Last week, Innovate UK recognised five of the UK’s most innovative small and medium-sized companies as part of the Innovate UK SME Innovation Awards.
Finding the winning formula for successful innovation
Last week, Innovate UK recognised five of the UK’s most innovative small and medium-sized companies as part of the Innovate UK SME Innovation Awards 2016. It was part of a journey that often starts with KTN: we work with many innovative companies across all business sectors and technology areas, helping them through their business cycle to achieve success.
It is interesting to consider what made those SMEs successful; how they have achieved a real impact on people’s lives, and how they have helped to grow the UK economy. These stories could inspire many other companies to achieve their potential.
Innovation can take many different shapes and forms – enabling companies to grow new markets, transform their business model, improve productivity, or save resources. Each of the shortlisted companies achieved their success in a different way, but what do they have in common? Their technologies address large markets, deliver solutions that have a positive impact on the environment, and help their supply chains to become more productive and efficient.
These businesses achieved this by working in partnership with other companies, academic organisations, sector specialists, and funding bodies. These relationships and partnership helped them to develop, prove, and scale up their technologies.
Many of the shortlisted companies received support from KTN, including the horticultural business Saturn Bioponics, the winner in the “Innovation leading to productivity improvement” category.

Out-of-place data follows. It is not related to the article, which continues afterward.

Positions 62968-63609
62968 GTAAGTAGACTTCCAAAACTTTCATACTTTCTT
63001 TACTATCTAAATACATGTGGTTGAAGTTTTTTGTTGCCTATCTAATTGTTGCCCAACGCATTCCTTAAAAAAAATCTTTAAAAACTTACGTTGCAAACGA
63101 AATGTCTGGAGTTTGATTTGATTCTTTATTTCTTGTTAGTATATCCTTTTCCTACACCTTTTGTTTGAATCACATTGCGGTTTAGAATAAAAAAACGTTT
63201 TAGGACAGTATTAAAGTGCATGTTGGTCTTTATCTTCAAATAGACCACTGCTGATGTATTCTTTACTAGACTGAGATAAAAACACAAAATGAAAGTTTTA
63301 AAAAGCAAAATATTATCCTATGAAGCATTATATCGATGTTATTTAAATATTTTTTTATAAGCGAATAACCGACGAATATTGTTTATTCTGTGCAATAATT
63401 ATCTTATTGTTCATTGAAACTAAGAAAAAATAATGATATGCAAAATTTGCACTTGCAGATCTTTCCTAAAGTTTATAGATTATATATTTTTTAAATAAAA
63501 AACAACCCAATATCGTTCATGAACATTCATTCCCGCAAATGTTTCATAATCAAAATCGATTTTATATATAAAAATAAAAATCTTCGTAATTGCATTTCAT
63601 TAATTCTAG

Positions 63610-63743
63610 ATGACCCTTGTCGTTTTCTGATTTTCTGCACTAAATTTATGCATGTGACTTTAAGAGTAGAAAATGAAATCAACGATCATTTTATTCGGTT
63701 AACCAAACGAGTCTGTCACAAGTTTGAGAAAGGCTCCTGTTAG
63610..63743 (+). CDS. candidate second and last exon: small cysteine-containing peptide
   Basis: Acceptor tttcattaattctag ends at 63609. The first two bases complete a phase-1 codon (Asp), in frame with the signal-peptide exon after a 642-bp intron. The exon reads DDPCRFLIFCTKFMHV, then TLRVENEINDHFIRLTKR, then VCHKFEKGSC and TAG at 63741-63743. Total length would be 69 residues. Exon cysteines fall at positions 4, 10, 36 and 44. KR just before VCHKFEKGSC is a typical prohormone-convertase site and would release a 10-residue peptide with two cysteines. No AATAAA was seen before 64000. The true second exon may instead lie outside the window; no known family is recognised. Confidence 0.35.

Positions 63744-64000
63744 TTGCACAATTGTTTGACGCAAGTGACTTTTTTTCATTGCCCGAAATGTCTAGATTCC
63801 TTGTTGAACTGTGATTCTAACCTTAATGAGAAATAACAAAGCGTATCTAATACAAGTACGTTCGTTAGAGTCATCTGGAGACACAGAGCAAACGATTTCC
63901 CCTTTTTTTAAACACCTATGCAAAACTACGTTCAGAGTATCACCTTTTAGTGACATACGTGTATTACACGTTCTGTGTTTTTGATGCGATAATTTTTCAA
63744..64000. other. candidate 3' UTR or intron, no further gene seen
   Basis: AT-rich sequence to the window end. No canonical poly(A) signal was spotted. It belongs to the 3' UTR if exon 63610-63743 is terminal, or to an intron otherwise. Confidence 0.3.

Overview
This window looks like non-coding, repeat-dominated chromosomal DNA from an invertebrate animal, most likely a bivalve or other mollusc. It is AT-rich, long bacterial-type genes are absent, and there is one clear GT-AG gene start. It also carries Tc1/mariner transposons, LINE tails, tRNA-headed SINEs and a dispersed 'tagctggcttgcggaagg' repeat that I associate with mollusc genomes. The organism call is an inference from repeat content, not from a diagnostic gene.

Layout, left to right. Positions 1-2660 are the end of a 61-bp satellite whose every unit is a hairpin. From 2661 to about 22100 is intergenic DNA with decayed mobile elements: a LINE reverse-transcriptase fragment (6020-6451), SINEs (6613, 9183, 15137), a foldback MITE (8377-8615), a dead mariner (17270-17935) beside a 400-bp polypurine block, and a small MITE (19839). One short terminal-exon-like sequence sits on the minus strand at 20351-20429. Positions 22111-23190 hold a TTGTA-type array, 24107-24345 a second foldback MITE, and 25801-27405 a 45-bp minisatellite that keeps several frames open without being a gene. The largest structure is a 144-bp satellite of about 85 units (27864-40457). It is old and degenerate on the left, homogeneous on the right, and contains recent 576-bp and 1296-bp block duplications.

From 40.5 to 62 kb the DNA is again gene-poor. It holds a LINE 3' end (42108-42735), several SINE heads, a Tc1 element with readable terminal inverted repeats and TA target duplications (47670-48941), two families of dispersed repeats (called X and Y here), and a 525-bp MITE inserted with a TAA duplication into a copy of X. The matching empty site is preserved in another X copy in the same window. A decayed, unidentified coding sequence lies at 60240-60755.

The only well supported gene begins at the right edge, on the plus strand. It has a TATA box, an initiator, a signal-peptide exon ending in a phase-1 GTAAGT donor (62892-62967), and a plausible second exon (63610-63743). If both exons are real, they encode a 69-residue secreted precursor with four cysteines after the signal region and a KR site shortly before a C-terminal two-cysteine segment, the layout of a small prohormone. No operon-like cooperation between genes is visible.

We advised Saturn Bioponics on the most suitable funding schemes and guided them through the application process. By helping them to navigate a complicated landscape of funding opportunities and find alignment with the right schemes, there was less time wasted and a greater chance of success.
Engaging with government bodies and funders early in the commercialisation, and understanding what impact they are looking to achieve from public investment, is very important – but so, too, is having a “critical friend” or a “sounding board” to run through your project ideas.
Those that are most successful at commercialising innovation usually have a technology that can provide a solution to significant problems or challenges,which is scaleable, and can be adapted to different applications.
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Saturn Bioponics has developed a new modular 3D system that can grow leafy salad, vegetable, herb and soft fruit crops in layers and grow them faster. As well as increasing crop density, this makes cultivating and harvesting cleaner and easier, reducing labour costs and resource inputs, whilst producing almost 100% saleable yield.
Saturn Bioponics has very successfully negotiated the funding pipeline in order to win a series of linked projects, each contributing to their eventual goal of commercialisation of the three-dimensional growing system.
It is this sort of dedication and commitment – a willing to be daring, and to grow to meet customer need – that marks out those best able to move forward in the innovation landscape.
Hopefully, the success and the journey of Saturn Bioponics will inspire many other innovative SMEs who will make use of the winning formula for successful innovation that drives the UK economy.